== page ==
19 March 2024: Mann reappointed to the MPC


  • Yet another reset for the economy
  • Housing costs will be the root of any economic malaise
  • Calls for an imminent rate cut are growing
GBP – Market Commentary

Arch hawk to serve another term

The Prime Minister is struggling to assert any authority over his MPs, who see him as not making any difference to their chances of being re-elected, no matter how many “resets” attempts. The budget was a major disappointment, with the promise of significant tax cuts “dangled” in front of them only to turn out as being significantly less radical than promised.

Although the Labour Party is avoiding “showing its hand,” due to fears that they will be seen as “more of the same,” Sunak has gained an unfortunate reputation as being something of a “Jonah” for the Party. The more he tries to make changes, the worse the situation becomes.

Although he could be expected to face criticism for the lack of growth and output being achieved, even his two major successes, in lowering both inflation and unemployment, are considered as being the work of others, while there have been several incidents that may have been unexpected but have nonetheless been handled clumsily.

Rumours are swirling around Westminster that members of the Parliamentary Party are considering ditching Sunak since they feel he cannot win the election. In truth, which was the case when he came to power, Tory MPs, particularly those for whom this is their first Parliament, see their careers ending prematurely and are looking for a scapegoat.

The MPC will begin its latest meeting tomorrow with a vote taking place on Thursday, and Andrew Bailey will hold a press conference around lunchtime, most likely to confirm that short-term interest rates will remain at 5.25%, their highest level since February 2008.

Bailey jealously protects the Bank’s independence, but there have been several calls for the make-up of the committee to be changed to allow the views of the independent members to have more effect. Currently, there are four permanent members and four independent members, with Bailey having the casting vote.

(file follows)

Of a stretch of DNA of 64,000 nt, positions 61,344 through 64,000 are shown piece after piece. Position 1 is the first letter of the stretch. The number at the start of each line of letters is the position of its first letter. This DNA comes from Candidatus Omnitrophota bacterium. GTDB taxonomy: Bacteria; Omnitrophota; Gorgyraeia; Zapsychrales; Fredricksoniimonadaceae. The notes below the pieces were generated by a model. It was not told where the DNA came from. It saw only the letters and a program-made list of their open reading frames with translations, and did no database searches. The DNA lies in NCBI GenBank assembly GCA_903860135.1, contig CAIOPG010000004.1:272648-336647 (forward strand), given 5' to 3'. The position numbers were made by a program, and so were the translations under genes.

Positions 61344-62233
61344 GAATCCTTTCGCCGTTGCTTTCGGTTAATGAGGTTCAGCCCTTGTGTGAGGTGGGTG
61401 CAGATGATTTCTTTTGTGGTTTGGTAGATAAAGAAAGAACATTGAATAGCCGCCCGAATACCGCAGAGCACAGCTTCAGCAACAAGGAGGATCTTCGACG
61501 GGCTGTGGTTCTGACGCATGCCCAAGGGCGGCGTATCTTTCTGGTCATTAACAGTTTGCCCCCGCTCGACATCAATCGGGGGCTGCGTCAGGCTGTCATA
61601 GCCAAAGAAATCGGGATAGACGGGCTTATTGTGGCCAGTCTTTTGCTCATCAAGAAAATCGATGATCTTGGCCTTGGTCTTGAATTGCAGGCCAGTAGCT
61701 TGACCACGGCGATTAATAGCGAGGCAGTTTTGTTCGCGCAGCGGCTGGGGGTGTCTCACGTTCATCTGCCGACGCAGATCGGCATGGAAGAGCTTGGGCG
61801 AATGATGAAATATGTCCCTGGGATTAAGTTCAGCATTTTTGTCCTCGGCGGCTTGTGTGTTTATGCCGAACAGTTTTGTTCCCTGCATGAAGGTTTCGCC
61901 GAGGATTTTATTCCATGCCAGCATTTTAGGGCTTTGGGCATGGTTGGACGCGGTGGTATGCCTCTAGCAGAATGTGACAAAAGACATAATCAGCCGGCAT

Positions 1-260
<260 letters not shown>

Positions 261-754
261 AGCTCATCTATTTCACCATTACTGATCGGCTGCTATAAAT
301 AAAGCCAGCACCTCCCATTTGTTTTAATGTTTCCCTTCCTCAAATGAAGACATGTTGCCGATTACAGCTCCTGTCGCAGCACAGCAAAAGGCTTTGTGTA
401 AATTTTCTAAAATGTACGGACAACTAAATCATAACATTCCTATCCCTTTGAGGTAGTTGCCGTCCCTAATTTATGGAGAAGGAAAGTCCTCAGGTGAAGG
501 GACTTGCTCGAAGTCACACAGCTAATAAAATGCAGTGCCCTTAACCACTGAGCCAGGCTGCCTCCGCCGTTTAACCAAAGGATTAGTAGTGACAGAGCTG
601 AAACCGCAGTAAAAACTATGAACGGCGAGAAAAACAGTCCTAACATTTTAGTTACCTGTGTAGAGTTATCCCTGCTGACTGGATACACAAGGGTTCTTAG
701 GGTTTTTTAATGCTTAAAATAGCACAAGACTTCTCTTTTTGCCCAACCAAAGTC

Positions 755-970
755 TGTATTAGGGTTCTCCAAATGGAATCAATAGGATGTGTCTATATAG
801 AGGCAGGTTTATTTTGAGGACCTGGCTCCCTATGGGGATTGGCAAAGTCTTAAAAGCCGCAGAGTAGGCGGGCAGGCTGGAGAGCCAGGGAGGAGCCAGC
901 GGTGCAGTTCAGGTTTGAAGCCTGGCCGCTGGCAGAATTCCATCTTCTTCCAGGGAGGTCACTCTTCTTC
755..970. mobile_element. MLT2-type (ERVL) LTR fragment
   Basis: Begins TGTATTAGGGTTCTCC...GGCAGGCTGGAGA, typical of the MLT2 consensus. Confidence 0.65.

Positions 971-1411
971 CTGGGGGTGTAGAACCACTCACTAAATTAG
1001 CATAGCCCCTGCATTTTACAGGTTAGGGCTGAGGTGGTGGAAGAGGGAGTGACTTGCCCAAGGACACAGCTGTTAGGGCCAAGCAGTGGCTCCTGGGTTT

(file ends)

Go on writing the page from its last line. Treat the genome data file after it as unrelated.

In practice, the vote is “skewed” to ensure the Bank’s participants have the “upper hand.”

Catherine Mann has been a member of the MPC since September 2021, and yesterday it was confirmed that she will serve a second term. Mann, despite being an American, has a European outlook on the economy, in that she fears inflation primarily. Several times during the period when rates were being increased, she voted for larger incremental increases than were eventually agreed. With hindsight, it may well be that if her view were more seriously considered, inflation would already be close to the Bank’s 2% target.

The latest inflation report will be published, with the headline rate expected to fall from 4% last month to 3.6%. That will be greeted as considerable progress but is unlikely to change the collective minds of the MPC, and rates are expected to remain unchanged.

Andrew Bailey has been seen as being a little more dovish in his comments, and it is expected that he will continue in the same vein on Thursday, He may provide some further advance guidance about the first cut in interest rates, but for now, Sterling will find a degree of support in the fact that rates remain unchanged.

Yesterday, the pound fell to a low of 1.2717 and closed at 1.2746 as the dollar continued to gain due to the market’s anticipation that U.S. interest rates may not be cut until the third quarter.

USD – Market Commentary

Rates are unlikely to be cut more than twice this year

The market is going through a process of reassessment, having got ahead of itself in assuming that the first interest rate cut would have either happened already or be taking place tomorrow.

The assumption was that, with rates having risen from close to zero to 5.50% in a relatively short period, that their effect on the economy would be severe. Since that has not been the case, the FOMC is entirely justified in leaving rates unchanged to ensure that inflation is defeated.

Jerome Powell has been completely honest in his assessment of the fact that inflation remains too high for the FOMC to consider rate cuts in the short term.

Nonetheless, the market, having seen rates cut over several meetings and then raised as inflation rose, saw the cuts as being little more than a “natural reaction” to the economic cycle.